Skydiving and kick-flipping getting old? Take your Sonic to the next frontier and time travel to see dragons, flying saucers and more
By Marcia Simmons
Taking a road trip is one of the best ways to enjoy America’s landscapes—the grandiose, the commonplace and the quirky. You’re probably familiar with must-see destinations like the Grand Canyon, Mount Rushmore and the Lincoln Memorial, but surprising and downright hilarious roadside attractions are scattered along highways and off-roads in between. Drive by or take a detour to see some of these, and you’ll keep everyone in the car so entertained they’ll forget to ask, “Are we there yet?”
After Edward Leedskalnin’s fiancee canceled their wedding in 1923, he spent 28 years building an enormous tribute to her. Coral Castle is an elaborate maze of strange stone structures as well as a beautiful home. What’s amazing is that Leedskalnin did all the work by hand, all by himself. He dug up about 1,100 tons of coral and then hand-carved it into blocks to build an entire estate complete with coral furniture, fountains and sculptures, including a 28-ton, 25-foot-tall obelisk. The site has survived several major hurricanes and has inspired other artists, musicians and authors: Billy Idol’s “Sweet Sixteen” is about Leedskalnin's former lover, and the music video was filmed in the Coral Castle.
When the national highway system was brand new, businesses used large mascots to attract travelers who were getting their kicks on Route 66. Today, roadside giants are a rarity—unless you go to George and Pam Farnham’s house. They welcome visitors to a collection of “colossi” in their yard, including King Midas, the 25-foot-tall muffler man made of fiberglass.
Every year, the popular ice-cream maker “kills” 8-12 flavors with the lowest sales and honors their memory with tombstones and cheeky poems. As part of the factory tour, you can taste the flavors that are still “alive” and nominate expired flavors you’d like to see come back to life.
When Judy Messoline bought her ranch, she didn’t know it was a mecca for UFO watchers. Rather than turn away flying-saucer enthusiasts, she erected a viewing platform, set up some campgrounds and, of course, opened a gift shop. Now her watchtower has a reputation as one of the best places in the world to view UFOs.
In this “portal to the paranormal,” the rules of physics and nature don’t seem to apply. Broomsticks stand on their own, tennis balls roll uphill, and people shrink and grow before your eyes. Some believe it’s a vortex that defies scientific explanation, while others think it’s just a series of optical illusions. But even skeptics will be amazed, or at least amused.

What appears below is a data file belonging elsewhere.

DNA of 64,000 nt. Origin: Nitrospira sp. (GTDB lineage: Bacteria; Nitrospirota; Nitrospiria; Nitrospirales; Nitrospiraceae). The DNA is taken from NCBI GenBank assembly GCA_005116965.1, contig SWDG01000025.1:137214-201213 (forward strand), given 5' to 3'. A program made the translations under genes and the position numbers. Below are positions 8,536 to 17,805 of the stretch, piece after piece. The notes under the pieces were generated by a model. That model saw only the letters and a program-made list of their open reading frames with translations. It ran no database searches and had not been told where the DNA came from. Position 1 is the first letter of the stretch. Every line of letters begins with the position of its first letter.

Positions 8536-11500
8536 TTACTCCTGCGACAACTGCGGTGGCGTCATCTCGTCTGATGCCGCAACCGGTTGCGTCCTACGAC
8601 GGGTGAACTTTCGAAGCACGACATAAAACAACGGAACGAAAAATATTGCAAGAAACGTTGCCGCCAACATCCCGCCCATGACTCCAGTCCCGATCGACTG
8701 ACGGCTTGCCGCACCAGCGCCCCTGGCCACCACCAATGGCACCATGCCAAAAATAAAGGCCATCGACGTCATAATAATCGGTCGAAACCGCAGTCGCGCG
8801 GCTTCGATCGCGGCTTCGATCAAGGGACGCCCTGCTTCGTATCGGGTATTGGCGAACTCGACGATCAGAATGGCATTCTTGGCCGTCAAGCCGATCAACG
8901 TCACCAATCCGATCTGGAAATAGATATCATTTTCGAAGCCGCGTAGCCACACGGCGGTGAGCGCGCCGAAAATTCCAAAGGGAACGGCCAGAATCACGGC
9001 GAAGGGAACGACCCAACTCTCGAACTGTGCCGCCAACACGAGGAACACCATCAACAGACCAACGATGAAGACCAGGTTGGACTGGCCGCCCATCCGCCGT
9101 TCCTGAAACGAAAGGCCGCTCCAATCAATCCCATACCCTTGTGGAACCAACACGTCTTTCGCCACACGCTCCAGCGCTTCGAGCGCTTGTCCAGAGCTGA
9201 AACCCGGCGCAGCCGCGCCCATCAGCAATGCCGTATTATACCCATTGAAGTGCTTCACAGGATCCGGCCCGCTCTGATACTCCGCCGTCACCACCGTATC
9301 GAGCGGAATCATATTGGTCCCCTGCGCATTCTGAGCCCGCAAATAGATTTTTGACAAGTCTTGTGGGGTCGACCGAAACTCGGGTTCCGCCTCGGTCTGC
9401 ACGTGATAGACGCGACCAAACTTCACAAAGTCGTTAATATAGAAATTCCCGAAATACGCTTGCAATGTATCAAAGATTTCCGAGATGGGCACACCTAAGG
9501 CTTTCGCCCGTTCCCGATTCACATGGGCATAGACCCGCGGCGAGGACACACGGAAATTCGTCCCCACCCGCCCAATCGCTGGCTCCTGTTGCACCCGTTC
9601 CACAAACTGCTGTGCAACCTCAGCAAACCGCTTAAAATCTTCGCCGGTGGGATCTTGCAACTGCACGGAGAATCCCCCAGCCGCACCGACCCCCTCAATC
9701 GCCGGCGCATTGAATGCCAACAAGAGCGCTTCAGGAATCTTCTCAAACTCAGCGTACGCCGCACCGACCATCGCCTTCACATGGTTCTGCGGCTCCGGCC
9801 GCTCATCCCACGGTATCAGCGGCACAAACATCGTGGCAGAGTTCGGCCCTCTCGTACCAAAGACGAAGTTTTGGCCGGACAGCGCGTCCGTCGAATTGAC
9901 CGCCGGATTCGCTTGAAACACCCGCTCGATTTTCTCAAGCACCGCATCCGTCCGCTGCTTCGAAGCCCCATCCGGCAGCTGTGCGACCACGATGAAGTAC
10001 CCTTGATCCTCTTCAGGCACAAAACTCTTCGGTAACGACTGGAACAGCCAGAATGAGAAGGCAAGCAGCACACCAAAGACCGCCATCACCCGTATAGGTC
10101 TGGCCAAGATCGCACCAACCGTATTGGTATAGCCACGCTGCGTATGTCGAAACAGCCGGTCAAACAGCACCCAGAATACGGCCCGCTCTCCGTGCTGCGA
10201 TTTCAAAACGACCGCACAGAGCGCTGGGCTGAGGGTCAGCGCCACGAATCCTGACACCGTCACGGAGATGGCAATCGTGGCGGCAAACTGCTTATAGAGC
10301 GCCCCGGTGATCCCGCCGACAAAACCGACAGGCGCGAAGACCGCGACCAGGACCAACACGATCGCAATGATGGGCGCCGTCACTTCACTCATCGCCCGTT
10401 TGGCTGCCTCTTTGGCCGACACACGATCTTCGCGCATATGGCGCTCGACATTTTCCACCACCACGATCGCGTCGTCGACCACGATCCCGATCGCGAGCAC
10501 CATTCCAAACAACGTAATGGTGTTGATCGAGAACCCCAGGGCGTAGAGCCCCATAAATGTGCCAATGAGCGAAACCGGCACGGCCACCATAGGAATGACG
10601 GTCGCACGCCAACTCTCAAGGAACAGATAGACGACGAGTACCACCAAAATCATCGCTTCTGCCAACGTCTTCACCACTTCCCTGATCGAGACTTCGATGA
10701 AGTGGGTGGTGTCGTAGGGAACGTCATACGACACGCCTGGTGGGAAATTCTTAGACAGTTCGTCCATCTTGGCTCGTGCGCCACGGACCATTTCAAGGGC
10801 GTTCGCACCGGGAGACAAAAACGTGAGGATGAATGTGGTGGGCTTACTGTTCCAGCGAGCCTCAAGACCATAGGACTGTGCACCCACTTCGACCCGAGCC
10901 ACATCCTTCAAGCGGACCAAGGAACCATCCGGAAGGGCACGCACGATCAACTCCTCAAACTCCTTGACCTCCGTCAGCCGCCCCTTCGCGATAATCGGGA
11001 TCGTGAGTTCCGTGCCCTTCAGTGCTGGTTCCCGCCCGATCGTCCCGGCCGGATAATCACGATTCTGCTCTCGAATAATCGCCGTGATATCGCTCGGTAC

6. Rancho Shazam, Greenbrae, California
Situated on one of the most desirable waterfront locations near San Francisco Bay, Rancho Shazam is a collector’s enclave that includes a foam Stonehenge, several cast-iron Eiffel Towers, a giant Tin Man sculpture (plus yellow brick road and floating bicycle), among many other amusements.
Visit an accurate-to-the-film replica of Dorothy Gale’s house and follow the yellow brick road to an animatronic version of the Land of Oz. Don’t expect a Hollywood-budget production, though. Instead, bask in the DIY charm of a small-town tribute to The Wizard of Oz.
Built in 1892 to show off the fertility of the soil, the Corn Palace is decorated with more than 275,000 ears of corn in a rainbow of colors, and the design changes each year. All the corn is grown naturally from special seeds, so no artificial colors are used. If you’re impressed by how much corn South Dakota can grow, that’s the point.
Tom Every (a.k.a. Dr. Evermor) combined ordinary salvage like carburetors and old X-ray machines with more impressive parts—like the decontamination chamber from the Apollo Space Mission and a pair of Thomas Edison’s bipolar dynamo generators—to make the world’s largest scrap-metal sculpture. Dr. Evermor says the 300-ton sculpture is actually a Victorian-era time travel device powered by lightning.
No matter how old you are, the spectacle of a 35-foot metal dragon breathing real fire is a welcome stop on any road trip. Kaskaskia Dragon is also a popular destination for GPS scavenger hunts, or “geocaching.”
This is part of a series of Sonic Adventure stories on Chevy Culture.
The trademarks mentioned in this story are held by their respective owners.
San Francisco Bay Area writer Marcia Simmons’ work has appeared in Geek, Go, Shape, NOTCOT and Serious Eats, among other publications. She is also the co-author of the book DIY Cocktails.